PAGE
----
Learn both Sinhala and Tamil
| by Pearl Thevanayagam
(March 28, 2014, Bradford UK, Sri Lanka Guardian) There is something amiss when in this tiny island of Sri Lanka the North does not understand the South and the latter is deprived of communication with the North which the government feels is of no importance. This is the tragedy that has befallen our country.
Is it too much to ask that members of the media learn both Tamil and Sinhala, the indigenous languages through which the majority Sri Lankans communicate. When in 1996 a contingent of journalists both foreign and local went to Jaffna, Lakshman Gunasekera, a senior journalist at the Sunday Observer sought my help in interpreting the speech of VC of Jaffna University.
I could have told him he was talking of how wonderful President Chandrika Bandaranike Kumaratunga was (which he did not) in initiating the peace talks with the LTTE and that the people of Jaffna were delighted the LTTE was finished and he would have happily sent his despatch since there was no-one to dispute him.
Now had he spent just half an hour daily to learn Tamil he could have presented the actual speech of the VC without resorting to my help and had he known I was a mischief maker he would not have swallowed my interpretation hook, line and sinker. Norman Palihawadana of the Island went and reported quite the opposite of what the VC said not bothering to ask my assistance or anybody else’s.
Whatever said and done I find that Sinhalese know how to cook vegetables which are healthy. I did not know until I moved to Colombo mallung can be tasty as well as nutritious. The nearest I tasted mallung in Jaffna was the murunga leaf varual (roast) in coconut. My mother boiled the vegetables and tempered and fried them in ghee until they lost their identity. No wonder my father died of a coronary at a relatively young age of 62.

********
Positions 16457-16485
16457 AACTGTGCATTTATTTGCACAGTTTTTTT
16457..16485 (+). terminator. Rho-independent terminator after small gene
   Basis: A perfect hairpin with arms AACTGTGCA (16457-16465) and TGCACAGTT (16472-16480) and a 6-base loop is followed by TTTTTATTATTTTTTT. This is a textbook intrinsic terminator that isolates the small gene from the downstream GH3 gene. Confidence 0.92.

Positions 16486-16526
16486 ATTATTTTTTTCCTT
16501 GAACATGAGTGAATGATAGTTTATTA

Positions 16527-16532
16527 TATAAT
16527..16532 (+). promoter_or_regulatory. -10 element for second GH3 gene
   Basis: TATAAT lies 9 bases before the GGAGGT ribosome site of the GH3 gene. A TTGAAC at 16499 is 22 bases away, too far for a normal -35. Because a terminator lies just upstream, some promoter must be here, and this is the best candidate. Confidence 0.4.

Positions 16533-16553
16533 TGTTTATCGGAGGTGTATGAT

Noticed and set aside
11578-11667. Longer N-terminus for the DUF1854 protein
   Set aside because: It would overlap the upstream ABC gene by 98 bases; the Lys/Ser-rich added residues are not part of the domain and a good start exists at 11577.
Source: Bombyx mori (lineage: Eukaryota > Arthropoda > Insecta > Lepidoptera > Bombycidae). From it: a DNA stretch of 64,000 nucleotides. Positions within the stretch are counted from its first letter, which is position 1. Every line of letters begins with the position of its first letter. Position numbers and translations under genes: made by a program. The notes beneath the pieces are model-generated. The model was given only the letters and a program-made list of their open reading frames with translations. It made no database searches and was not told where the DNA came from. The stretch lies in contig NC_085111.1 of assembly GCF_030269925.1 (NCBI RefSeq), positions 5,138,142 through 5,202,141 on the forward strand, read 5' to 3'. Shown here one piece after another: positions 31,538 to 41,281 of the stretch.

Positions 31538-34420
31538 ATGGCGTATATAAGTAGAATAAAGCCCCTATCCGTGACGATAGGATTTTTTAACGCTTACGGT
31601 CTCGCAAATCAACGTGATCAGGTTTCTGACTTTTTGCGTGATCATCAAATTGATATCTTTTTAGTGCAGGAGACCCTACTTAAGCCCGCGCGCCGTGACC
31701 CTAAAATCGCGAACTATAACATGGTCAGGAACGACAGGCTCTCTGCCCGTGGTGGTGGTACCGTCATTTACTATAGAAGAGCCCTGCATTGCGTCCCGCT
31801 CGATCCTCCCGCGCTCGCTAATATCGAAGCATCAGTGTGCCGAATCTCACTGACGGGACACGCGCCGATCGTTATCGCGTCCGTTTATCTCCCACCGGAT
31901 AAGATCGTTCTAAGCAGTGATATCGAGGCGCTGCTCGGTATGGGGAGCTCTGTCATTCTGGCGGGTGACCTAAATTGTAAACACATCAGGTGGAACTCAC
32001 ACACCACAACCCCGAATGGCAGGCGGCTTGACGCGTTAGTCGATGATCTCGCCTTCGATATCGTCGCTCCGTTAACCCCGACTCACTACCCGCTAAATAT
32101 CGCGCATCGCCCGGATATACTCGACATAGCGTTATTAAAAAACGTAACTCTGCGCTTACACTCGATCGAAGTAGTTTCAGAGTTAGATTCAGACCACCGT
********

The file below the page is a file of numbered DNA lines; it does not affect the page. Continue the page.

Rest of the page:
I went to a Tamil shop in Harrow (a borough in London with largest population of Tamils in the UK) and asked an assistant if they had goraka. His curt reply was they were out of stock when in reality the shop assistant did not know what goraka was. Then I trailed down the shop and found goraka in small packets and the Larich bottle of paste. And I did not know until I came to Colombo that you could cook salayo (sardines) without coconut milk. In any event since Jaffna was replete with the choicest fish in those days (until Norad took over our prawn and crabs for export and Chinese started restaurants) so much so that salayo was reserved for the cats.
Tamils should have shed their hang-ups regarding learning Sinhala. Otherwise Karunakaran from Karaveddy who made his maiden trip to Colombo and got on the bus in Pettah would not have ended up in jail immediately after the July pogrom of 1983. When the conductor asked him what he had in his bag he said bom-bom – he had Bombay onions and not the lethal bomb - and he had a bad stammer. Another time Karunakaran boarded a bus the conductor said, ‘karunakarala bahinda’ and hearing his name mentioned he got down hastily.
As for myself I took Sinhala lessons from my neighbour Mrs Keppetipola and spoke to my other neighbour Mrs Lankage in Sinhala to be proficient in the language of the majority which would help me in journalism. But she took umbrage at this since she was taking tuition from me to learn English accusing me of being partisan and not allowing her to converse in English.
Why cannot our politicians an media swallow their pride and learn each others’ language? After all, we are too small a nation to be splitting hairs and allow countries with vested interests to dominate.
(The writer has been a journalist for 25 years and worked in national newspapers as sub-editor, news reporter and news editor. She was Colombo Correspondent for Times of India and has contributed to Wall Street Journal where she was on work experience from The Graduate School of Journalism, UC Berkeley, California. Currently residing in UK she is also co-founder of EJN (Exiled Journalists Network) UK in 2005 the membership of which is 200 from 40 countries. She can be reached at firstname.lastname@example.org)